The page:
According to filed documents, in the summer of 2009 “L.F.” became suspicious of Bridges’ actions. In an attempt to conceal and prolong the scheme, Bridges wired $600,000 to “L.F.” from a second charitable organization known as “T.M.,” according to court documents. Also, in an effort to further induce additional investment funds, Bridges lied to current and additional investors by fraudulently telling them that his computer had been hacked and $600,000 was emptied out of his personal bank account.
In total, court records show, Bridges obtained approximately $2 million from the victims of the Ponzi scheme. In February 2012, Bridges pleaded guilty to one count of securities fraud and one count of money laundering.
“Today, a greedy con artist got the punishment he deserved,” said U.S. Attorney Tompkins. “This was not a case of a good investment gone bad. Bridges stole money from his investors and used it for trips and personal expenses, while he continued to tell lie after lie to cover his fraud. Potential investors should do their homework before they invest their hard earned money and question promises of large investment returns. Don’t let a con man with a good sales pitch rob you of your precious nest egg,” Tompkins added.
“The FBI is committed to vigorously pursuing scammers who commit financial crimes and rob unsuspecting investors of their savings. This case sends a clear message that criminals who run these illicit investment schemes will face severe penalties for their fraud,” said FBI Charlotte Special Agent in Charge, John A. Strong.
IRS-CI Special Agent in Charge Jeannine Hammett stated, “Promoters of Ponzi schemes prey upon trusting investors and then steal their hard earned money. John Knox Bridges did that in order to finance his lifestyle. Investors should be wary that programs promising unbelievable returns on investment should be looked at carefully.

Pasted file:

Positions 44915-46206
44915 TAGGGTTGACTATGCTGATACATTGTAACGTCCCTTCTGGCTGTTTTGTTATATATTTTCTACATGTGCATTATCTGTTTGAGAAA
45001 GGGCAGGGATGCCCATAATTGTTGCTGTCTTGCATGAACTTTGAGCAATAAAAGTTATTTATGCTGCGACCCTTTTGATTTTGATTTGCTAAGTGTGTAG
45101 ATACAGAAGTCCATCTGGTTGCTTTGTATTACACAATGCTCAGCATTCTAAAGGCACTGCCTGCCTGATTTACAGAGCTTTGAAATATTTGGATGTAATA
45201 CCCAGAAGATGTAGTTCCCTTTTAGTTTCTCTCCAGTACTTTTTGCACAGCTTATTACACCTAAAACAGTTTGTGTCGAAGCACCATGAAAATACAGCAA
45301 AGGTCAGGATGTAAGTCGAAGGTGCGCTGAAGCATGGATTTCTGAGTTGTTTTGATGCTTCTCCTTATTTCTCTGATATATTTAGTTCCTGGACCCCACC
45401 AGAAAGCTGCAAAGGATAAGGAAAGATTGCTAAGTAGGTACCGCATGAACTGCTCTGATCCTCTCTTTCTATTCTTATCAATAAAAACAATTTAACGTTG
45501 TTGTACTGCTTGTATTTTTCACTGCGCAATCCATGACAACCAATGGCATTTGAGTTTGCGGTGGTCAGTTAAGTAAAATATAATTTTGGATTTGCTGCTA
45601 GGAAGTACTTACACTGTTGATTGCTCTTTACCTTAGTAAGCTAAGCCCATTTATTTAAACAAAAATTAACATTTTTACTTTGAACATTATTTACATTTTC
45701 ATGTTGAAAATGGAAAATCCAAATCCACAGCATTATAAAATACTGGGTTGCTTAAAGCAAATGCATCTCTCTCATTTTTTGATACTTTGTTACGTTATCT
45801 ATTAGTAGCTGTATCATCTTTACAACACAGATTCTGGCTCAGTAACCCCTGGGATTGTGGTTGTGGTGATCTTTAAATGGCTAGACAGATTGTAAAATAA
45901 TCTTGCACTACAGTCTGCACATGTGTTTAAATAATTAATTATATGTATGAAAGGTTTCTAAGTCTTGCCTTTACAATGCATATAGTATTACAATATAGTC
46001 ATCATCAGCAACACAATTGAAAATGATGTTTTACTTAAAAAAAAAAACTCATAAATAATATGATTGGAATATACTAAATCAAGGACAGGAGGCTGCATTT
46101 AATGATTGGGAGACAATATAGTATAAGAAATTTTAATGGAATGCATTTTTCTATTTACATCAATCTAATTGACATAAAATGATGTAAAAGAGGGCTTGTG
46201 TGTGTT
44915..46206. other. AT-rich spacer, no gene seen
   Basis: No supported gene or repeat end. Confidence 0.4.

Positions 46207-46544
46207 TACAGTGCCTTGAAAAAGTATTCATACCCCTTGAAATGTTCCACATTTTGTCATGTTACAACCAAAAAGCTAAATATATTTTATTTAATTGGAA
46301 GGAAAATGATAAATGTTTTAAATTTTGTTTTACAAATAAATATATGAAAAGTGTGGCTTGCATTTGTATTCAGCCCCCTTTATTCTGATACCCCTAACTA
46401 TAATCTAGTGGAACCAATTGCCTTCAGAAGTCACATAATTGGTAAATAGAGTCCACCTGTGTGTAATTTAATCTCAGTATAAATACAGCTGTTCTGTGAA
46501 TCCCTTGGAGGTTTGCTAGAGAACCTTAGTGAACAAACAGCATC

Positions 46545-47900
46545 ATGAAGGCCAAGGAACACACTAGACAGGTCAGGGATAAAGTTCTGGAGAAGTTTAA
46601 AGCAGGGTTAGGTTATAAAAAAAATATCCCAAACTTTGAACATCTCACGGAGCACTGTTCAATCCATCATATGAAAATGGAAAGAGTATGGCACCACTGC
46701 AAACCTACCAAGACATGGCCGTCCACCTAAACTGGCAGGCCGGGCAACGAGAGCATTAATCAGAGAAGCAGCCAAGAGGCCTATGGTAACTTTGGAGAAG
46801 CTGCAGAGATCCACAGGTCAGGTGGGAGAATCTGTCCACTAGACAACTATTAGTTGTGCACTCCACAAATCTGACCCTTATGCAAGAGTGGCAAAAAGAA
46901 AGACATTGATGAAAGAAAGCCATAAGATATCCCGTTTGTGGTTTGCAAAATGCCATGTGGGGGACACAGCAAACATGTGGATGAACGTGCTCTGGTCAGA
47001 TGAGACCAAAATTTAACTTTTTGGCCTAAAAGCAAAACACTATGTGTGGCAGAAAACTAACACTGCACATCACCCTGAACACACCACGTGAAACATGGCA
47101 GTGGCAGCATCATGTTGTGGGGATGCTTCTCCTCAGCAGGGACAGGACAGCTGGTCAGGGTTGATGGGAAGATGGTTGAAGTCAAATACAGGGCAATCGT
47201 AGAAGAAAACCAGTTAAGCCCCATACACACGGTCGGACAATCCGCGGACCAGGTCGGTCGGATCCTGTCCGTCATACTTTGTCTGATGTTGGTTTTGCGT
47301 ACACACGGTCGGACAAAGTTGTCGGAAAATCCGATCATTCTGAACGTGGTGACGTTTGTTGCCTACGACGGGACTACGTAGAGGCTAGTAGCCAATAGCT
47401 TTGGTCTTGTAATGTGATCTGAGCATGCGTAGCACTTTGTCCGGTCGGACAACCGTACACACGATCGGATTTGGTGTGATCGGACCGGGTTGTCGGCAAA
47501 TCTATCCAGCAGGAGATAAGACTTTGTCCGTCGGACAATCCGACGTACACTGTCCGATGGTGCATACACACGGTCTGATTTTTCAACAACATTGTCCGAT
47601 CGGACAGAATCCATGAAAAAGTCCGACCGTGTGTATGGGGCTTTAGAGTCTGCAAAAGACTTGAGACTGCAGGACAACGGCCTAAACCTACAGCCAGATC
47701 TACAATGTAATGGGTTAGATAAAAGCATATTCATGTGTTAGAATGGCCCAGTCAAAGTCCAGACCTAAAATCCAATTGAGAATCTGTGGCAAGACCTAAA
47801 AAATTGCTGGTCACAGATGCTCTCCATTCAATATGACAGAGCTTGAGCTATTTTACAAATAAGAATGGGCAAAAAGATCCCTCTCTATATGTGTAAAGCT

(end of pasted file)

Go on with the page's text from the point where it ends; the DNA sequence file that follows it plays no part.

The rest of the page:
Judge Conrad also sentenced Bridges today to 18 months in prison on criminal contempt charges for failing to appear at his first sentencing hearing, to be served concurrently. According to court records, despite knowing the date and time he was due to appear in federal court, Bridges did not show up for the sentencing, causing the court to issue a bench warrant for his arrest. According to court documents, the following day Bridges’ vehicle was located in Salisbury at the parking lot of a church. Court records also indicate that when law enforcement arrived at the church, Bridges armed with a shotgun had barricaded himself in the church’s women’s bathroom. Law enforcement convinced Bridges to surrender and the defendant was subsequently arrested. Bridges pleaded guilty on July 23, 2013 to criminal contempt charges in connection with that incident.
In announcing today’s sentence Judge Conrad described the defendant as having “a history of ongoing predatory behavior,” noting that Bridges’ “primary motivation was to fund a lavish lifestyle.”
In addition to providing for restitution to victims, federal law also provides for forfeiture of proceeds of crime. Accordingly, Judge Conrad sentenced Bridges to forfeit certain properties, including numerous pieces of art. The U.S. Attorney’s Office will request that the proceeds from the liquidation of any finally forfeited assets be paid to victims.
Bridges has been in federal custody since he was arrested in January 2013 after he failed to appear at the sentencing hearing. He will be transferred to the custody of the Federal Bureau of Prisons upon designation of a federal facility. All federal sentences are served without the possibility of parole.
The investigation was handled by the FBI and IRS-CI. The prosecution was handled by Assistant U.S. Attorney Maria Vento of the U.S. Attorney’s Office in Charlotte.